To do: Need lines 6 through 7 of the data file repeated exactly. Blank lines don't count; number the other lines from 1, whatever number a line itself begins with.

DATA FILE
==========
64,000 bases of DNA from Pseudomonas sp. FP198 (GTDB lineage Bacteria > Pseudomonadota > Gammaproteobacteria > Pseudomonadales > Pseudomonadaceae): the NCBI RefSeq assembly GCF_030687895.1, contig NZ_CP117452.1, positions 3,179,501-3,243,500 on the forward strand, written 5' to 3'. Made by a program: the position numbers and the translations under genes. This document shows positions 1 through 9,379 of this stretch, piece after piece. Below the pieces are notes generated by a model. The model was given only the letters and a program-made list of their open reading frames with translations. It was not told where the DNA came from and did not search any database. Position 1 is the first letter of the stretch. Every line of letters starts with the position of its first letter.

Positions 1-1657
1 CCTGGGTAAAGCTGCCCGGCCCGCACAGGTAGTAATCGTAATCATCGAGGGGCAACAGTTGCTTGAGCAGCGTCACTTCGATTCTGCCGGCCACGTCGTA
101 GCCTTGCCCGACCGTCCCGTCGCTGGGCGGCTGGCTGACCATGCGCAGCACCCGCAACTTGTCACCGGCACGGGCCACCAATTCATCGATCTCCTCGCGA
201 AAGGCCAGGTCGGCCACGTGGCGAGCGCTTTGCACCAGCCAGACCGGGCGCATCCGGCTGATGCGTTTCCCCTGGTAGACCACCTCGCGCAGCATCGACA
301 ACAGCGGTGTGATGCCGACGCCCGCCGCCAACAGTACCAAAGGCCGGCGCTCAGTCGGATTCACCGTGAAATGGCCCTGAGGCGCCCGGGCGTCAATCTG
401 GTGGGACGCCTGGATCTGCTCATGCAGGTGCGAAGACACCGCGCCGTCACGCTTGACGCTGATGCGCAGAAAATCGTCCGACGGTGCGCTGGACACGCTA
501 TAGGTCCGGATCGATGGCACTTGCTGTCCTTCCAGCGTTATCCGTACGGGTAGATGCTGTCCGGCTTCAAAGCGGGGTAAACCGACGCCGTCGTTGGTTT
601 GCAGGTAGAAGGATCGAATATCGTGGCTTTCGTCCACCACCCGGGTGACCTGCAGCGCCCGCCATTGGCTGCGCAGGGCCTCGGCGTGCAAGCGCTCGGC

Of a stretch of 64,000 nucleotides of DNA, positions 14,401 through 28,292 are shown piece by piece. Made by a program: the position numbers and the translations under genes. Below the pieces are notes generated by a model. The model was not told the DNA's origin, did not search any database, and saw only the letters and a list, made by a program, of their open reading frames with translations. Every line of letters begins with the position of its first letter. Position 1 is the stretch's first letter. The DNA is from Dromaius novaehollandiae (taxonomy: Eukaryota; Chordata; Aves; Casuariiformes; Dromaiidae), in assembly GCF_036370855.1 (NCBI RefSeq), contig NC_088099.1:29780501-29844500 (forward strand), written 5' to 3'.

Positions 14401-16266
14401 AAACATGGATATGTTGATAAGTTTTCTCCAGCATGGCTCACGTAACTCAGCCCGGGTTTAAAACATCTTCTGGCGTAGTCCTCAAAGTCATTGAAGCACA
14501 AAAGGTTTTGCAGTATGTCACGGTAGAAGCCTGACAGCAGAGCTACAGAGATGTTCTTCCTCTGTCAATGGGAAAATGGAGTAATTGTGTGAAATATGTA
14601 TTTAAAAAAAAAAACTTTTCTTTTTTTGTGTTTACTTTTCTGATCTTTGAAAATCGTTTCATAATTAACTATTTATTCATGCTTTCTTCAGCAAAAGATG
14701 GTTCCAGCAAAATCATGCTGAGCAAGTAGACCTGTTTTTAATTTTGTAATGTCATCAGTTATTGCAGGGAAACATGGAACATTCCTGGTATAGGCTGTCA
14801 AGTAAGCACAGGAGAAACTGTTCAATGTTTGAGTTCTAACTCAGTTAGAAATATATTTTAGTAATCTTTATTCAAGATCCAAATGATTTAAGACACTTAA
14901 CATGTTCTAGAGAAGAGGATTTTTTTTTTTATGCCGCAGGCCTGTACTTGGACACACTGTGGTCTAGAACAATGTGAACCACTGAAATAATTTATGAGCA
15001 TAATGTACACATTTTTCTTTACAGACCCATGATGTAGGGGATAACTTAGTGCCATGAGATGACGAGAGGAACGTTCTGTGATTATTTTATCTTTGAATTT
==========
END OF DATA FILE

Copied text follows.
301 ACAGCGGTGTGATGCCGACGCCCGCCGCCAACAGTACCAAAGGCCGGCGCTCAGTCGGATTCACCGTGAAATGGCCCTGAGGCGCCCGGGCGTCAATCTG
401 GTGGGACGCCTGGATCTGCTCATGCAGGTGCGAAGACACCGCGCCGTCACGCTTGACGCTGATGCGCAGAAAATCGTCCGACGGTGCGCTGGACACGCTA